Most folks either love or hate packing, but it’s one of my favorite parts of travel (I know, I’m goofy). I can be packed and ready for a quick trip within an hours’ notice. However, for extended travel, I start packing a month before departure.
No matter how long I’ll be living from a suitcase or the trunk of my Honda, I always include ‘must-have’ devices and gadgets that keep me organized, clean, and safe. I’ve found those ‘I can’t travel without’ gizmos in retail luggage shops, airline magazines, department stores, sporting goods outlets, and online. A few years ago, while in a hardware store shopping for house paint, I saw high-quality carabiners for a quarter of the price I had recently paid in a sporting goods store.
A new travel gadget shopping outlet was born—hardware stores. Here are some of my favorites and how I use them.
1. Shoe Covers
Hardware store shoe covers are made for workers to put over their boots when working inside a finished house. They keep the outside dirt from floors and carpets. But I have found many travel uses for them. They are disposable but you can rinse them in the bathroom sink if needed. They are extremely lightweight and take up a tiny amount of space. Best of all, they are inexpensive. I’ve seen them for less than $5 for three pairs.
- Keep your socks clean when you remove your shoes at airport security. While waiting in line, I slip off my shoes and put on the covers I stashed in my day pack’s outside pocket.
- Covers for shoes and boots in my luggage, like the photo above.
- Emergency slippers. Forgot your slippers? I’m not a fan of walking with my bare feet on hotel room carpets. However, the shoe covers have saved me more than once when slippers were left behind.
Look in the paint department for shoe covers.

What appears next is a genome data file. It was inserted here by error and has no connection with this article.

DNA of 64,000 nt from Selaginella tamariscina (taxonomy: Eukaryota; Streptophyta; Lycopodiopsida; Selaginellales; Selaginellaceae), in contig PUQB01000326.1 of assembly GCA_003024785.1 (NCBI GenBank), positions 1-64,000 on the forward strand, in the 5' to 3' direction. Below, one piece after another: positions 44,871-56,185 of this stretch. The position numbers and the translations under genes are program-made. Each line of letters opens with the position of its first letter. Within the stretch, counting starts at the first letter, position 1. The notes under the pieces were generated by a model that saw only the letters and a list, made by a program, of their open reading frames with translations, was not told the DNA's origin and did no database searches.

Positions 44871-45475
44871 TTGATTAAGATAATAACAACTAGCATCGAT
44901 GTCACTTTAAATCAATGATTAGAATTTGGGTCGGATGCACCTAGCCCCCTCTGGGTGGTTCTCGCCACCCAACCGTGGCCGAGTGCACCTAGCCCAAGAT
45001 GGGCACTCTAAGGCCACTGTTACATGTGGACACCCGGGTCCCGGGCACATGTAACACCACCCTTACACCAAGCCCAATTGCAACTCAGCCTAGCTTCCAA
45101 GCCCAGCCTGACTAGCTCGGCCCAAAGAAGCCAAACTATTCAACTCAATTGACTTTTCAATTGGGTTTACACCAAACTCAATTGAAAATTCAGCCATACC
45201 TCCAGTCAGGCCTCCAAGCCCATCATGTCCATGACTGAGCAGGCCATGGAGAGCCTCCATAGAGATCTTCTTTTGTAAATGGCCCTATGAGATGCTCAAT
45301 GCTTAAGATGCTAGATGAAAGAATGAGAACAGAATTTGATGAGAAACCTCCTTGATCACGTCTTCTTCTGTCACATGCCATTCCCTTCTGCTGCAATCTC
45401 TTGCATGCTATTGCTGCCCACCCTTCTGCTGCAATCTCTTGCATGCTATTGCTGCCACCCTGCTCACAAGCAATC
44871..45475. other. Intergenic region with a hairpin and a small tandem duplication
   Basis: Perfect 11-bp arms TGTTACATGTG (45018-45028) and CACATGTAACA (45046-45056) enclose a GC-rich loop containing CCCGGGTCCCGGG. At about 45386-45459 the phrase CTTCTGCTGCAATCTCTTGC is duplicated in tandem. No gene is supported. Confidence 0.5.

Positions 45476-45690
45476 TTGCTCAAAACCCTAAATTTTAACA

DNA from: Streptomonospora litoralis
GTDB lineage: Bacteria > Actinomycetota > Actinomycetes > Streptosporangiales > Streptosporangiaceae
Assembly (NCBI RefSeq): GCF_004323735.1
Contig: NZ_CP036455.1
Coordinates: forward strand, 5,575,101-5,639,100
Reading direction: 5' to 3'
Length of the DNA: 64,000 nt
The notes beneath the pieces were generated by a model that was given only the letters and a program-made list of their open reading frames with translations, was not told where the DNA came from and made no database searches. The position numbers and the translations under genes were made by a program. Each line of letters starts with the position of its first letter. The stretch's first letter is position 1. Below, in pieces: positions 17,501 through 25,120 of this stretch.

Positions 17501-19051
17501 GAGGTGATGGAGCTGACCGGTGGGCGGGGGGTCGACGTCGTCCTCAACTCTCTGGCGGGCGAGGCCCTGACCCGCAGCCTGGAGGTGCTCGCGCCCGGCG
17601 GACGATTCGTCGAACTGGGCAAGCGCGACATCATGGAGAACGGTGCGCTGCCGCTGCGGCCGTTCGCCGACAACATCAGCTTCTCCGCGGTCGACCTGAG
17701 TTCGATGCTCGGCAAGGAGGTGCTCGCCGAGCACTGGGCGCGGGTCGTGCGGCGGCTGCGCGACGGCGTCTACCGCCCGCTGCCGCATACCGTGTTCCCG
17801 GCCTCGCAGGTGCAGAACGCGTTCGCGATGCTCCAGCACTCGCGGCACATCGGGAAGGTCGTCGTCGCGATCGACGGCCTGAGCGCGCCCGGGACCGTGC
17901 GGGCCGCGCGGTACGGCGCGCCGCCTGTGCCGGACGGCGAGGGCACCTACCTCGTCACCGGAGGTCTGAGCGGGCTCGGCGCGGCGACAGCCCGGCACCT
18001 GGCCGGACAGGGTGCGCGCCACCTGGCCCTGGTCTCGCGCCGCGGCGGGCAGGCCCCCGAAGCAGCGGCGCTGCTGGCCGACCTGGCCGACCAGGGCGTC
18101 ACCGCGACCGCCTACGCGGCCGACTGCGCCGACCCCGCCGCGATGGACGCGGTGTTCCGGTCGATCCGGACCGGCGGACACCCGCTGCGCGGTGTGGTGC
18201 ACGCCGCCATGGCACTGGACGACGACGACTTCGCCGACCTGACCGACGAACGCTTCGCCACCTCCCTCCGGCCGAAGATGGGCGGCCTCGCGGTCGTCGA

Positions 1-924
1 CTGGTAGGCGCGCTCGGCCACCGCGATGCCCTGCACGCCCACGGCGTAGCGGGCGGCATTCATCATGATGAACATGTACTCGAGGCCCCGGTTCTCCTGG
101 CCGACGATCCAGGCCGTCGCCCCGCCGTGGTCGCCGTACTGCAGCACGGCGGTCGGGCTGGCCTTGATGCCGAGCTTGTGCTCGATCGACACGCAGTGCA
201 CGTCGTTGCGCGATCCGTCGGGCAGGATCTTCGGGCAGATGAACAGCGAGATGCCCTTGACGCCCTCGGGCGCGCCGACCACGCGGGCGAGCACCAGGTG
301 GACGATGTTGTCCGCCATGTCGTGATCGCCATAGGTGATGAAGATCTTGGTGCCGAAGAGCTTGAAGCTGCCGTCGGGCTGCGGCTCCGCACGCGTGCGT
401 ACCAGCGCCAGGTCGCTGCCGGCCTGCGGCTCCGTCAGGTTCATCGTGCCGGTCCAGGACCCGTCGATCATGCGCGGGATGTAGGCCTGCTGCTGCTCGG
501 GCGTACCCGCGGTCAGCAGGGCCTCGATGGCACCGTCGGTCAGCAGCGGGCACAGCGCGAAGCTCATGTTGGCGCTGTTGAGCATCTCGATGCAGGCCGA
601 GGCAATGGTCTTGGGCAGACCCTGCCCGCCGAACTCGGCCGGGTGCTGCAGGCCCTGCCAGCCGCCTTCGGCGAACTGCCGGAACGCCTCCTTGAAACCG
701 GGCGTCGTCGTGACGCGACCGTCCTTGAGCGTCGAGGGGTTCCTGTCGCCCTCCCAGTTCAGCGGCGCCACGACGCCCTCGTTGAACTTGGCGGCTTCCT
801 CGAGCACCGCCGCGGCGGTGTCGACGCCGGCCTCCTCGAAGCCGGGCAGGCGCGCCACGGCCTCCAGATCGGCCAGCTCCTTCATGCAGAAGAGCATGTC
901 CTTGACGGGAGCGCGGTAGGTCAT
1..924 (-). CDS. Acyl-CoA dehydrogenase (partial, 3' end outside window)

These metal devices are favored by mountain climbers as coupling links with a lock closure. However, construction workers and DIYers also use them because they are easy to find in a hardware store.
I find them useful in many ways. For example, I use them to attach my daypack to my carry-on bag. Likewise, you can securely attach things like water bottles and hats to a daypack, camera bag, or handbag.
While traveling by train or bus, I’ll use a carabiner to secure my travel bags in the overhead rack. It keeps them from sliding around as the motor coach rambles around corners. Also, when someone accidentally grabs your bag, being attached to the railing will make them take notice and realize their mistake.
My favorite is the Hero Clip, the unfolded blue carabiner in the photo above. I think it’s the smartest carabiner ever made. I bought mine at a hardware store about five years ago. I never travel without it. I now have one in my day pack, camera bag, and toiletry bag. I’ve used this handy gadget in tents and five-star hotels.
I found carabiners in the rope and chain section but they might also be in the camping gear department.
3. Travel Door Alarms
No matter how many stars your hotel has, a small door alarm will add to your safety and peace of mind. The same goes for vacation rental and RV folks.
Recently in a big box hardware store, I saw nine styles that are lightweight, small, and under $15. I like the Lewis and Clark brand. The alarm weighs .09 ounces, is palm-sized, and comes with two lithium button cell batteries. Easy to use and very loud.
I found door alarms in the door hardware section where door knobs are located.
4. Plastic Bags
Wow! I was surprised at the variety of plastic bags available at my small town hardware store. I usually depend on the grocery store to buy those clear one-quart sized bags to get my liquids through airport security. The hardware store had them for about half the price. In addition, clear plastic bags were available large enough for a bed pillow and small enough for a watch.
I also found compression bags. They are great for bulky clothing and outerwear. So while wrinkles might be a problem, the space you save will be a bonus. The bags were in the closet/storage department. I also found some in the housewares section.
5. Luggage Locks
I was surprised to find TSA-approved luggage locks in a nearby big box hardware store. There were so many to choose from. Ranging in price from $9-39 while most were under $10. I strongly recommend a TSA-approved, keyless style. The models that allow you to set your own combination are much easier on your memory.
Luggage locks were in a large hardware retailer’s lock and key section.
6. Laundry Line And Clothes Pins
Have you sent things to the hotel laundry only to get a bill for cleaning your shirt that was more than dinner? After doing your laundry in the bathroom sink, you’ll need a way to hang it to dry.
In the bed and bath area, I found an elastic clothesline with suction cups or velcro straps for attaching clothing to the walls of a shower or to the shower curtain rod. You don’t need clothes pins. Instead, pull the entwined elastic apart and insert a small section of garment.